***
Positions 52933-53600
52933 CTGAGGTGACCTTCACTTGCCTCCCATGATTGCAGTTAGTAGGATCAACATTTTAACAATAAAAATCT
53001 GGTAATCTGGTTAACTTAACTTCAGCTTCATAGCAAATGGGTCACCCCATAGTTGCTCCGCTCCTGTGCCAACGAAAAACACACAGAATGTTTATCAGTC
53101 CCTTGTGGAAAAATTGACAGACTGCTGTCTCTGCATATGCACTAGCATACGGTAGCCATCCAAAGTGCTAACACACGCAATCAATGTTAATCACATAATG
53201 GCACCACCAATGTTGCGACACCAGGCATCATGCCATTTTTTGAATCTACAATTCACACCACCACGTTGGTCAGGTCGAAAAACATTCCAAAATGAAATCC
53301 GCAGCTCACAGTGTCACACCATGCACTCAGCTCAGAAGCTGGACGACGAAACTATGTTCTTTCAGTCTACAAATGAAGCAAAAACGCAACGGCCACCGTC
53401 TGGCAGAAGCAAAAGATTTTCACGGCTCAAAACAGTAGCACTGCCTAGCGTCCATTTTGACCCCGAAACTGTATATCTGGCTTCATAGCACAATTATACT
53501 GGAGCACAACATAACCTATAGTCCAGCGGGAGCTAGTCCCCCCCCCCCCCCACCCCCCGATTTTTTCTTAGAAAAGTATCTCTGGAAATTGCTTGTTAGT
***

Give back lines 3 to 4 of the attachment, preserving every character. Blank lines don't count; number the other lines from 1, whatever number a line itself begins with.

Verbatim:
53001 GGTAATCTGGTTAACTTAACTTCAGCTTCATAGCAAATGGGTCACCCCATAGTTGCTCCGCTCCTGTGCCAACGAAAAACACACAGAATGTTTATCAGTC
53101 CCTTGTGGAAAAATTGACAGACTGCTGTCTCTGCATATGCACTAGCATACGGTAGCCATCCAAAGTGCTAACACACGCAATCAATGTTAATCACATAATG